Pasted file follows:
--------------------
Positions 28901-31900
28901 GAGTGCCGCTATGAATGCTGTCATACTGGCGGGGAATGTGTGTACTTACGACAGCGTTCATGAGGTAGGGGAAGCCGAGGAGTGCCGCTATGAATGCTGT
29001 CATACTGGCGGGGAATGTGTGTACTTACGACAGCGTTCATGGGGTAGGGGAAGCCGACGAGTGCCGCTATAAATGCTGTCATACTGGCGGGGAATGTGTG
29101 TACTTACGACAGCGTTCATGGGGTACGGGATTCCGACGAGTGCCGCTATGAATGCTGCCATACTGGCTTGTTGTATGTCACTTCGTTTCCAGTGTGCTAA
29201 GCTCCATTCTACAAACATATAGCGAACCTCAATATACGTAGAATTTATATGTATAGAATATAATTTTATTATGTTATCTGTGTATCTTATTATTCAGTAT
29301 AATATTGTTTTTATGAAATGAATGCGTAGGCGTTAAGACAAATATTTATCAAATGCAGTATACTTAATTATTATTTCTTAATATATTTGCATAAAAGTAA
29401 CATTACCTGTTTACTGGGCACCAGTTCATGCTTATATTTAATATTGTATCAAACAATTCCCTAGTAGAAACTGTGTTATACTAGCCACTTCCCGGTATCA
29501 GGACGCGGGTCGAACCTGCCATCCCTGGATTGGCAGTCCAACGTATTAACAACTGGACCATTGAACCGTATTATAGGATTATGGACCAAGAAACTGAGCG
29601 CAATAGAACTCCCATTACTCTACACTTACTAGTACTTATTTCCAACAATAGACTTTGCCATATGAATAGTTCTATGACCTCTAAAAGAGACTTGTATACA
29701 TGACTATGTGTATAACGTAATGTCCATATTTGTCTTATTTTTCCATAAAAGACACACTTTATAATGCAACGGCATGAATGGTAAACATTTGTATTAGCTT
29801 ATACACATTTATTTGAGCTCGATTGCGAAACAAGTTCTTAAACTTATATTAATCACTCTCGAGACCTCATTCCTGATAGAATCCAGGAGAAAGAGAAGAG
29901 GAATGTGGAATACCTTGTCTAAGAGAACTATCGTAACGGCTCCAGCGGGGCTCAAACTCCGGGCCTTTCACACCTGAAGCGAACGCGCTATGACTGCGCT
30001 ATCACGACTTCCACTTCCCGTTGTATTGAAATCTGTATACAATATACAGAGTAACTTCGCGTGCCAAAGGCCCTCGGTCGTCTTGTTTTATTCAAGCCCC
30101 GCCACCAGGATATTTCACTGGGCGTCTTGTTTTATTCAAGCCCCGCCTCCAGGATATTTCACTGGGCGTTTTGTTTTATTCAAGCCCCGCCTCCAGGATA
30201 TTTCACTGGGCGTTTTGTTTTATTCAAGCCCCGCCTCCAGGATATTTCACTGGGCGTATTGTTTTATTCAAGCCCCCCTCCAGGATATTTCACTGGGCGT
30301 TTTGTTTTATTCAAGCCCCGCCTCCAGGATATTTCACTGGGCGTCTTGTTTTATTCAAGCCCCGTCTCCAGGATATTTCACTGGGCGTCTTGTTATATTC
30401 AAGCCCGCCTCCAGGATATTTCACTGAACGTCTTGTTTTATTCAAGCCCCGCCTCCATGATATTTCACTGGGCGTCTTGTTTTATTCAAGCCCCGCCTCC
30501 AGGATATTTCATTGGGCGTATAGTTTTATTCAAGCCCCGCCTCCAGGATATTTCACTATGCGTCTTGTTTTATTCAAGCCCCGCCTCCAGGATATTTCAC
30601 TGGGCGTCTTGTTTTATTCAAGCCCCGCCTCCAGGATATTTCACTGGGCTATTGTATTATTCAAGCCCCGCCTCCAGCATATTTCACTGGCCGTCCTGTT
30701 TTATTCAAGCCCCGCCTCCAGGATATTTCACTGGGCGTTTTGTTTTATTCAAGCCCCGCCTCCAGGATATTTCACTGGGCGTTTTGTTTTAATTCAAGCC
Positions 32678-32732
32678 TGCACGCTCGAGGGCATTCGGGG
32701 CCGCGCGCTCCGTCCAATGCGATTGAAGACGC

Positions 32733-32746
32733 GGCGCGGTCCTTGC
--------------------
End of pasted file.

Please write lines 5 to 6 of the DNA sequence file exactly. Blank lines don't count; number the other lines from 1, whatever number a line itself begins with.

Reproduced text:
29201 GCTCCATTCTACAAACATATAGCGAACCTCAATATACGTAGAATTTATATGTATAGAATATAATTTTATTATGTTATCTGTGTATCTTATTATTCAGTAT
29301 AATATTGTTTTTATGAAATGAATGCGTAGGCGTTAAGACAAATATTTATCAAATGCAGTATACTTAATTATTATTTCTTAATATATTTGCATAAAAGTAA